Well on my adventure to find the “perfect” picture of what the Union soldiers called Skillygalee I came up empty. As this has never happened to me before, I am quite dismayed by this. HOWEVER, we are in luck that I am persistant. Through many hours of this link, leading to that link, and so on, I was able to find some pictures that I think will give you a pretty good idea of what the Union was cooking up.
Here are some pictures of what I was able to find. I think you will agree, it doesn’t look to bad, and almost appealing to the appetite. I think I would soon begin to cringe at the sight of it, as it was nearly a daily staple for the Union soldiers in the field.
Picture courtesy of TimeTravelKitchen
For a much-needed change of pace from the “worm castles” that were often received by the Union soldiers, they made Skilligalees. Now I’m not sure if this was from self-preservation or because they wanted a change in diet. I’m guessing that these options were essential in the prevention of starvation. As rations weren’t always delivered in a timely manner, by the time soldiers received their hardtack it was often infested with weevils and other undesirable critters. Facing either feast or famine, the hardtack was often seen as undesirable to eat. Yet the ingenuity of the Union soldiers most likely saved them from the latter of the choices they faced.
Union rations Hardtack Box pictures courtesy of Soonerfans.com
The soldiers would break up the hardtack and soak it in hot water, one to make it softer to eat. And the other, to kill the critters that didnt’ really want to share. Now I don’t want to discourage you here, and I definitely don’t want to kill your appetite either. But here is what they often did to salvage the hardtack. They would break up the hardtack and soak it in hot water. Soon, the critters would drowned and float to the top. They would scoop (or by some other means) off the weevils or whatever else floated to the top, then drain the water. Have you ever seen a soggy cracker? Quite possible in the attempt to save the hardtack for consumption they came up with Skillygalee to dry it back out.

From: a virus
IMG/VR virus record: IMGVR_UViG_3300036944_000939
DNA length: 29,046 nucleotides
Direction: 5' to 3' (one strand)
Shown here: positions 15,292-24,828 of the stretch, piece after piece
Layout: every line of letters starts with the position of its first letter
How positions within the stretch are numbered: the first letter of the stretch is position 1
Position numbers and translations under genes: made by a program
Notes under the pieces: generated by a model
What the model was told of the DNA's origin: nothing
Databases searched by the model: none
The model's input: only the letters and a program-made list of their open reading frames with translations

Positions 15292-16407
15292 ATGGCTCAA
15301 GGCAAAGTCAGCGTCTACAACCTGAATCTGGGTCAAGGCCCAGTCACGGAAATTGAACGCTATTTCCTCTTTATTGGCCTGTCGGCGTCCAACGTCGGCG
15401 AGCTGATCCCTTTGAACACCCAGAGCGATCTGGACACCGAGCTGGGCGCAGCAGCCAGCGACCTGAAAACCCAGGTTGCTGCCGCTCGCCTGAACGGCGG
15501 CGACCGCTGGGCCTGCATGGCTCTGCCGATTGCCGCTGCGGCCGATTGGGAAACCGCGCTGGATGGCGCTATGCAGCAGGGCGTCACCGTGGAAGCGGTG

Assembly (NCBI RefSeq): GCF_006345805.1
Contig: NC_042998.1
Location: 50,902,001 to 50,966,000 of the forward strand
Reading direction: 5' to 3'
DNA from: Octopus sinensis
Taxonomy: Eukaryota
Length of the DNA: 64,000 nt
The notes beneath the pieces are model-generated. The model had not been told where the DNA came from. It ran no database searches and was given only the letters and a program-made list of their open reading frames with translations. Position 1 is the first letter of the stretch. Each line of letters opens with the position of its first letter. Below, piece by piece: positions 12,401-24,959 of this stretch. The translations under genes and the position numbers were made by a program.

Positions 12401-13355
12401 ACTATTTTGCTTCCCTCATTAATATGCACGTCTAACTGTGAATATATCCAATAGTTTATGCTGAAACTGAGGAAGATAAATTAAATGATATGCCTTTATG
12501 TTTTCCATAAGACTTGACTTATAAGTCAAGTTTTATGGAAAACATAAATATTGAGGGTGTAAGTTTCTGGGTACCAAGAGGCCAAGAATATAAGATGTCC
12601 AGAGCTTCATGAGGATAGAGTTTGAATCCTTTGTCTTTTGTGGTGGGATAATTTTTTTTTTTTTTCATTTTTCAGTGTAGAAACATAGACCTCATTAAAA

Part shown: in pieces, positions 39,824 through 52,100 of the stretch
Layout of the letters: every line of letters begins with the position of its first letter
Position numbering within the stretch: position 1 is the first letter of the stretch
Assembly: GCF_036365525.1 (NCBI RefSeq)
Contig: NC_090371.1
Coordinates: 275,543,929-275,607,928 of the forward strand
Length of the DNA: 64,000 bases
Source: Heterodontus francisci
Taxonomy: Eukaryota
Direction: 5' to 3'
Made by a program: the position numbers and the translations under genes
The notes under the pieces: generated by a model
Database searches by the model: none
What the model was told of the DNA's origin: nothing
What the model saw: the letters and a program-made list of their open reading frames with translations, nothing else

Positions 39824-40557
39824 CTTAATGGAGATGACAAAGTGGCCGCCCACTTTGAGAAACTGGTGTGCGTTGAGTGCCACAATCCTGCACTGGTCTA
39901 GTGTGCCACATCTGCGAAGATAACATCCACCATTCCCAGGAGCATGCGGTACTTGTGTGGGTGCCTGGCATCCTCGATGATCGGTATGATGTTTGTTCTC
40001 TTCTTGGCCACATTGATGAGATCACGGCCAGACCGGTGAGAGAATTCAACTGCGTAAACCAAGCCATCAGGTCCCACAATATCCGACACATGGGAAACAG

After “washing” the hardtack, the soldier would add other things (salt pork, brown sugar, or molasses) to it, making it more appealing to the palette.
Here is the recipe for the Skillygalee.
- Hardtack, broken into small chunks
- Salt Pork
- Bacon grease
Break up hardtack into small chunks in the bottom of a tin cup.
Soak hardtack for 10-15 minutes or until soft. (Don’t forget to drain off the floaties!! :p)
While hardtack is soaking, fry up some salt pork. After frying chop into small pieces.
Dump soaked hardtack pieces into grease remaining in skillet, canteen half, tin-can,or tin-cup. Return the chopped salt pork to the skillet also.
Fry this until heated through.
Remove from heat and eat.
♥ Recipe courtesy of 26nc.org. It is of no doubt that the Civil War was one of hard times, and hard choices. I know I’ll never look at a cracker the same way again!